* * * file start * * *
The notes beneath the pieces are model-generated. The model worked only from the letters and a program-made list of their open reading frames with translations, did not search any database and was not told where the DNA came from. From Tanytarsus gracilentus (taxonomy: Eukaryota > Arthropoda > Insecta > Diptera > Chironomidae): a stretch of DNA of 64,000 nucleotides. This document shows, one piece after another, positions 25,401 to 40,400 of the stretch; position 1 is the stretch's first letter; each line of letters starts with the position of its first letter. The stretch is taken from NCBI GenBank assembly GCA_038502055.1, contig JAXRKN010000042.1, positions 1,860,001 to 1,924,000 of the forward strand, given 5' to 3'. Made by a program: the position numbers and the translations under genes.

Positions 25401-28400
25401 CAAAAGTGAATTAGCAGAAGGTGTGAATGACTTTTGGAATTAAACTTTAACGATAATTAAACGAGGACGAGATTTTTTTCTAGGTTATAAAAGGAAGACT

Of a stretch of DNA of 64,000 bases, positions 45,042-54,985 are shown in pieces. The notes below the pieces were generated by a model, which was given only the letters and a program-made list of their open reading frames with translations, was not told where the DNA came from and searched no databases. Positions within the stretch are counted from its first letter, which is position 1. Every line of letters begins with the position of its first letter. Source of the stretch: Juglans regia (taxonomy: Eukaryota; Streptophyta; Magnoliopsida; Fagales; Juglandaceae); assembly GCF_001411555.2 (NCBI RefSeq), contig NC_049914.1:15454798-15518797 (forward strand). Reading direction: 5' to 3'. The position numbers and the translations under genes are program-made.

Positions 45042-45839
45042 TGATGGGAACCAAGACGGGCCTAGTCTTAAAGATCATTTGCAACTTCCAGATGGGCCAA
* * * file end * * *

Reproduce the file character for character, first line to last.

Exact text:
The notes beneath the pieces are model-generated. The model worked only from the letters and a program-made list of their open reading frames with translations, did not search any database and was not told where the DNA came from. From Tanytarsus gracilentus (taxonomy: Eukaryota > Arthropoda > Insecta > Diptera > Chironomidae): a stretch of DNA of 64,000 nucleotides. This document shows, one piece after another, positions 25,401 to 40,400 of the stretch; position 1 is the stretch's first letter; each line of letters starts with the position of its first letter. The stretch is taken from NCBI GenBank assembly GCA_038502055.1, contig JAXRKN010000042.1, positions 1,860,001 to 1,924,000 of the forward strand, given 5' to 3'. Made by a program: the position numbers and the translations under genes.

Positions 25401-28400
25401 CAAAAGTGAATTAGCAGAAGGTGTGAATGACTTTTGGAATTAAACTTTAACGATAATTAAACGAGGACGAGATTTTTTTCTAGGTTATAAAAGGAAGACT

Of a stretch of DNA of 64,000 bases, positions 45,042-54,985 are shown in pieces. The notes below the pieces were generated by a model, which was given only the letters and a program-made list of their open reading frames with translations, was not told where the DNA came from and searched no databases. Positions within the stretch are counted from its first letter, which is position 1. Every line of letters begins with the position of its first letter. Source of the stretch: Juglans regia (taxonomy: Eukaryota; Streptophyta; Magnoliopsida; Fagales; Juglandaceae); assembly GCF_001411555.2 (NCBI RefSeq), contig NC_049914.1:15454798-15518797 (forward strand). Reading direction: 5' to 3'. The position numbers and the translations under genes are program-made.

Positions 45042-45839
45042 TGATGGGAACCAAGACGGGCCTAGTCTTAAAGATCATTTGCAACTTCCAGATGGGCCAA